Bonus points for not revealing the secret of potentially dangerous equations or the end of the world. For example, for a humanity before the Second World War, give them the recipe for a nuclear disaster.

Bonus points for humanity will be able to take advantage of it to improve various aspects of the technology.

Here are some ideas to get you started.

co.combinatorics – Prove that $ lambda mapsto chi ^ lambda (C) / f ^ lambda $ is a polynomial

Let $ lambda $ to be a partition of $ n $ and $ chi ^ lambda $ to be the character of $ S_n $ associated with it. Given any class of conjugation $ C $, I want to prove that
$$ lambda mapsto frac { chi ^ lambda (C)} {f ^ lambda} = frac { chi ^ lambda (C)} { chi ^ lambda ( text {id}) } = frac { chi ^ lambda (C)} { dim chi ^ lambda} $$
is a polynomial

This has been asserted without evidence in [1] (Proposition 2.9). The article refers to [2] for proof. In [2] the evidence is not simple at all (at least for an undergraduate student). I think that since we want to prove something weaker, it should be easier.

[1] Eskin, Alex and Andrei Okounkov. "Asymptotic numbers of ramified liners of a torus and volumes of holomorphic differential module spaces." Inventiones Mathematicae 145.1 (2001): 59-103.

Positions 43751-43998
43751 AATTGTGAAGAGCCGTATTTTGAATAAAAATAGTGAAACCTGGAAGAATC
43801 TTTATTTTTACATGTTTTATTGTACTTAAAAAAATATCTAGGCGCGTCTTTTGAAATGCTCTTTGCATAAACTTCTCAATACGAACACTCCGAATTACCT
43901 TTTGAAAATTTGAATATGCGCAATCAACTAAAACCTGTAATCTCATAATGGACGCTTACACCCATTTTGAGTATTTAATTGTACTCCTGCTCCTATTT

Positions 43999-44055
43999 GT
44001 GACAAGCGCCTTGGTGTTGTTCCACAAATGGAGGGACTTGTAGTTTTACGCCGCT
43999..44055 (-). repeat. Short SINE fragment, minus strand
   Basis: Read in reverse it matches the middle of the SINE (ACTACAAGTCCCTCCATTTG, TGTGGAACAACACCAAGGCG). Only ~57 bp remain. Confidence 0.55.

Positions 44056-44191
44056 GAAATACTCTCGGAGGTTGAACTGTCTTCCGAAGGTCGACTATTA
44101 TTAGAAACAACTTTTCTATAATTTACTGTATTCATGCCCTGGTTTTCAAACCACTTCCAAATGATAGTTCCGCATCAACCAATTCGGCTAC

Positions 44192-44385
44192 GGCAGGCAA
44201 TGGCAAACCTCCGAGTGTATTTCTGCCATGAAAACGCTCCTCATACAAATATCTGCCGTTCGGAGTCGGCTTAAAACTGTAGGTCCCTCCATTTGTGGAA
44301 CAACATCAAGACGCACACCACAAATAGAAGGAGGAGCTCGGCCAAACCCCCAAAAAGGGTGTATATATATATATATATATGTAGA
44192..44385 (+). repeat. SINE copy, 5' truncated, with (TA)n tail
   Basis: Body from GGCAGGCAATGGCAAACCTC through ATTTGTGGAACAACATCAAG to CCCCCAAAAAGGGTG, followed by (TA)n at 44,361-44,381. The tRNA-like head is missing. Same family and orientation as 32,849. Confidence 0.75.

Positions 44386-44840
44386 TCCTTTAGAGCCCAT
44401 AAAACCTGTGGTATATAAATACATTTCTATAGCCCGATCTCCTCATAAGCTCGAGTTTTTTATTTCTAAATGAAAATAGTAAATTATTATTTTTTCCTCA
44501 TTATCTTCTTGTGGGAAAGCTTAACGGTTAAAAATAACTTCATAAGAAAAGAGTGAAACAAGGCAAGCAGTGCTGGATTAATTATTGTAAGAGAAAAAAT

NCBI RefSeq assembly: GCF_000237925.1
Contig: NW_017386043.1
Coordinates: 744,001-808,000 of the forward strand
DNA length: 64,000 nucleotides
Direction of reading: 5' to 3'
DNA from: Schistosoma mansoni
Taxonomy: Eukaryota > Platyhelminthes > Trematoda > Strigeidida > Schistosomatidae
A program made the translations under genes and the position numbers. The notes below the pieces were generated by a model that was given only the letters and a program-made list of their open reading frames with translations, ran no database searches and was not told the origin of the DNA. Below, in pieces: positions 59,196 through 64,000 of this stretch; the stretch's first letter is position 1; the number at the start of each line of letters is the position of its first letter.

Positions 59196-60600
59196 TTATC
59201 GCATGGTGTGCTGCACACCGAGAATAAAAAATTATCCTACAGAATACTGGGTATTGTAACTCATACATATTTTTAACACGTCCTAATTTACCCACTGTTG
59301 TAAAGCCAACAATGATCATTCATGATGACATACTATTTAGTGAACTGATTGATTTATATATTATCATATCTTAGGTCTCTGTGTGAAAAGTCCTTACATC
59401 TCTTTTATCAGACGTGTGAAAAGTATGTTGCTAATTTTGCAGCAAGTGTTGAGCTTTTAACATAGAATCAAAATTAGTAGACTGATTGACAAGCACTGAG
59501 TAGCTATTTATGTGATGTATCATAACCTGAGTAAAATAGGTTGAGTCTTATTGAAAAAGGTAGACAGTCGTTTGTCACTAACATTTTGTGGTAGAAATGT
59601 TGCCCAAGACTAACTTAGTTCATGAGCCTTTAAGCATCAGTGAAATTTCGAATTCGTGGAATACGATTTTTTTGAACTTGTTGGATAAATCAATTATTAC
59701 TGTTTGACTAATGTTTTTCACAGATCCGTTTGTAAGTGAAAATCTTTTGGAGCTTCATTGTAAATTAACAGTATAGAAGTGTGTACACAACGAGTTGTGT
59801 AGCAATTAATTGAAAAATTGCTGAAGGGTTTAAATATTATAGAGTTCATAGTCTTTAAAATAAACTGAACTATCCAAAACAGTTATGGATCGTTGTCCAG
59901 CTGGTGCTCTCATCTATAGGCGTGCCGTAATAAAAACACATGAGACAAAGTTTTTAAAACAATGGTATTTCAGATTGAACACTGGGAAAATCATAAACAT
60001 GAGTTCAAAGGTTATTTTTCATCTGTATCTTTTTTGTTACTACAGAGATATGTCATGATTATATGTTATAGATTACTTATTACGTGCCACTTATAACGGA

[2] Kerov, Serguei. "Polynomial functions on the set of Young diagrams." CR Acad. Sci. Paris Ser. I'm maths 319 (1994): 121-126.

Functional Analysis – How to prove the uniformly limited binary function?

Suppose that $ a_1 <$ 1, $ a_3 <1, $ $ a_1 + a_2 + a_5> $ 1, $ a_3 + a_4 + a_5> 1, $ $ a_1 + a_2 + a_3 + a_4 + a_5> 2, $ and $ b_1, b_2> $ 0. For $ x, y> 0, $ define a function
$$ H (u, v) = frac {u ^ { frac {1} {2}} int_0 ^ { infty} int_0 ^ { infty} frac {1} {x ^ {a_1} ~ (1 + x) ^ {a_2 + 1} ~ y ^ {a_3} ~ (1 + y) ^ {a_4} ~
(1 + x + y) ^ {a_5}} exp big {- frac {u} {1 + x} – frac {b_1 v} {1 + x + y} big } dx dy} { int_0 ^ { infty} int_0 ^ { infty} frac {1} {x ^ {a_1} ~ (1 + x) ^ {a_2} ~ y ^ {a_3} ~ (1 + y) ^ { a_4} ~ (1 + x + y) ^ {a_5}} exp big {- frac {u} {1 + x} – frac {b_2 v} {1 + x + y} big } dx dy}. $$

then $ H (u, v) $ is uniformly delimited $ u, v $, that is, there is a constant C such that
$ H (u, v) the C. $

How to prove it? Fedor Petrov gave the answer[Limitéuniforme(miseàjour)pourlecasoù[UniformlyBounded(updating)forthecasewhen[Limitéuniforme(miseàjour)pourlecasoù[UniformlyBounded(updating)forthecasewhen$ b_1 = b_2. $ I still did not know how to prove the general case. I need your help.

Maybe the following result is useful:

Yes $ a_1 <$ 1 and $ a_1 + a_2> 1, $ then
$$ f (u) equiv int_0 ^ { infty} frac {1} {x ^ {a_1} ~ (1 + x) ^ {a_2}} exp big {- frac {u} { 1 + x} big } dt approx C_1 min {C_2, u ^ {1-a_1-a_2} } $$
for some positive constants $ C_1 $ and $ C_2 $.